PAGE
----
William of Ockham and the Divine Freedom

William of Ockham and the Divine Freedom

William of Ockham and the Divine Freedom

William of Ockham and the Divine Freedom

Excerpt

One way to approach the philosophy of William of Ockham (1290-1347) is to begin with his epistemology and point out its limits and its inadequacy. From this perspective Ockham emerges as a severe critic of Duns Scotus and Henry of Ghent and to some extent an adversary of Aquinas. One can also find in him a critique of previous Augustinianism and the origin of a more modern way in fourteenth-century scholasticism. That Via Moderna for all its logical precision is judged as leading to a drastic restriction of philosophical truth and to a scepticism about any knowledge beyond the empirical order. As a result the whole area of faith is greatly expanded and becomes in turn the only safeguard against a scepticism introduced by philosophy.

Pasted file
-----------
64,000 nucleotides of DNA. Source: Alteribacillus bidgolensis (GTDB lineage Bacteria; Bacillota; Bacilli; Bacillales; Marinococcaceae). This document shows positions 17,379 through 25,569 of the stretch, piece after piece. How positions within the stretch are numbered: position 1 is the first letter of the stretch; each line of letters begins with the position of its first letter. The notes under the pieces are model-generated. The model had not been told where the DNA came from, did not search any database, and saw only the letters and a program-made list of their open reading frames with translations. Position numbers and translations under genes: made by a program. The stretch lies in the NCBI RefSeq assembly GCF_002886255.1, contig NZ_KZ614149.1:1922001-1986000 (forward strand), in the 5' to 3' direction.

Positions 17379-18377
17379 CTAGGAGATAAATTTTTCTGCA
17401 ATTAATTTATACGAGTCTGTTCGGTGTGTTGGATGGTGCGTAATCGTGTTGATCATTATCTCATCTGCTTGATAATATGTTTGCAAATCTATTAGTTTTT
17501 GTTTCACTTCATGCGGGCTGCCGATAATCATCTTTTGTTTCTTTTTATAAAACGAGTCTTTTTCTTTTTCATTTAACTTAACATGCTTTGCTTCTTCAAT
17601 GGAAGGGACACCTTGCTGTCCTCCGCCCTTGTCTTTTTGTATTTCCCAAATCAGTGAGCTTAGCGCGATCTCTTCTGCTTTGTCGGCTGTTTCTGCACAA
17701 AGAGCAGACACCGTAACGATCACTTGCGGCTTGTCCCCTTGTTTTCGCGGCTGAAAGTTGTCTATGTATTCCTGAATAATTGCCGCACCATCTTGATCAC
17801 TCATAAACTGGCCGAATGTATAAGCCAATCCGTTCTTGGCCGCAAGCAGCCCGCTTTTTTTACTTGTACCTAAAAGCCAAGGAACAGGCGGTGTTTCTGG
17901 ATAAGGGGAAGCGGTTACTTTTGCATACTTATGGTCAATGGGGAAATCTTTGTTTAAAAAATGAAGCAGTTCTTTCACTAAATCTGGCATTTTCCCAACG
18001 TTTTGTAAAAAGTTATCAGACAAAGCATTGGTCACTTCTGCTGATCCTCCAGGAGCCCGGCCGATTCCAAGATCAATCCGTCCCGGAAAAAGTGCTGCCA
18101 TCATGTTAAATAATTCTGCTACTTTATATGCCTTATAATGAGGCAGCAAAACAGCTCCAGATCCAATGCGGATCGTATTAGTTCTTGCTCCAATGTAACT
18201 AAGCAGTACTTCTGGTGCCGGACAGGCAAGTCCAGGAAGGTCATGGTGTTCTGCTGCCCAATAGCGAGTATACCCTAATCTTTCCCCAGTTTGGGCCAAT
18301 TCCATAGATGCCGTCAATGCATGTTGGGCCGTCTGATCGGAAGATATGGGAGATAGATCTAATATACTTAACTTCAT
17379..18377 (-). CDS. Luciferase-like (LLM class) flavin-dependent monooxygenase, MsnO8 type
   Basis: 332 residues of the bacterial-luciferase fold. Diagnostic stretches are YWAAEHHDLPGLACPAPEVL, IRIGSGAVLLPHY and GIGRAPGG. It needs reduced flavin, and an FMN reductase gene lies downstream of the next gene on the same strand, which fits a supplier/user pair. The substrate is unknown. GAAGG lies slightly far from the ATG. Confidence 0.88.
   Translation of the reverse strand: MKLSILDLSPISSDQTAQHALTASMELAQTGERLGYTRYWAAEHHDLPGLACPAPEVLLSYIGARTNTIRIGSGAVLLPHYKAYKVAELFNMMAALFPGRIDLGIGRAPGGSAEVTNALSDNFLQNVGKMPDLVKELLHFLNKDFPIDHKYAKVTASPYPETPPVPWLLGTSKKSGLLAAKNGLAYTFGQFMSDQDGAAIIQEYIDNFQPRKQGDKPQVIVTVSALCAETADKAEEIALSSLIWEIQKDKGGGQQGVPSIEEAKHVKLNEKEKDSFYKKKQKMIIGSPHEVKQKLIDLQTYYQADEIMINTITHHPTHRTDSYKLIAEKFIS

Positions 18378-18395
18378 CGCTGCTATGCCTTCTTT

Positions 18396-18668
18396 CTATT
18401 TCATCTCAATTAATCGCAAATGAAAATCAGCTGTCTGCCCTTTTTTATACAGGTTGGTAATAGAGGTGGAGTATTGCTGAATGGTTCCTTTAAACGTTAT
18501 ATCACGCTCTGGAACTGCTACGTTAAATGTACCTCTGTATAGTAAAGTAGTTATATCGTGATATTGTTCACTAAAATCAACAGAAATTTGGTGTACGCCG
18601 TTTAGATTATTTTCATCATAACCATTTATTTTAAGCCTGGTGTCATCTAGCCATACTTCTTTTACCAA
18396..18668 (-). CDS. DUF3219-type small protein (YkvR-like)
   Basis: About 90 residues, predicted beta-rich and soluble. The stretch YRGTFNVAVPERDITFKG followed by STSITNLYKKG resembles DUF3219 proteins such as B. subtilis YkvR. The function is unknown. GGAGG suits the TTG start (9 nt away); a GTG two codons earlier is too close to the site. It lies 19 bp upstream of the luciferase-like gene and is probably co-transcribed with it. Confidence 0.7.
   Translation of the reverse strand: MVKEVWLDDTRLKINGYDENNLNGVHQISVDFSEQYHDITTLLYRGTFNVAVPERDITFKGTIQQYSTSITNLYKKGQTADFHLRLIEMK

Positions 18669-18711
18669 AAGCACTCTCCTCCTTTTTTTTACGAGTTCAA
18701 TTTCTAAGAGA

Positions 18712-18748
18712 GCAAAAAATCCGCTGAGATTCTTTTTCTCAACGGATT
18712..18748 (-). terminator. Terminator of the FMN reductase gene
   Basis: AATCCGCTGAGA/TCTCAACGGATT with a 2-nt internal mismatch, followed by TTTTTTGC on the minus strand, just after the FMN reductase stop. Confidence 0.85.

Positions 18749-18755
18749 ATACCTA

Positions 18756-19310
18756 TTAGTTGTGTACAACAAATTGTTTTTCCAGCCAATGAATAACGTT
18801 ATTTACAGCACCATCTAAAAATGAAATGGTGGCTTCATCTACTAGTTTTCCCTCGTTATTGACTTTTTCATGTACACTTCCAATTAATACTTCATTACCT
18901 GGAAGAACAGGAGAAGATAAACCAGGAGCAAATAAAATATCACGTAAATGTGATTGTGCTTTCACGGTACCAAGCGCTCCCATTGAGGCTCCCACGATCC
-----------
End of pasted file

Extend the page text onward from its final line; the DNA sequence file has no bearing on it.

There are certainly adequate grounds in Ockham for such an approach. Against Scotus's world of formally complex realities Ockham consistently maintained a world of uniquely existing singulars, each of which was only itself and pointed only to itself. Knowledge of these singular beings was grounded in a sensible and intellectual intuition of their existential presence to the knower. All other knowledge became abstract knowledge which divorced itself from existence. Such abstract knowledge resulted in a relationship of concepts, a logic, a pattern of interpretations, which might be adequate as a possible explanation of the world but . . .

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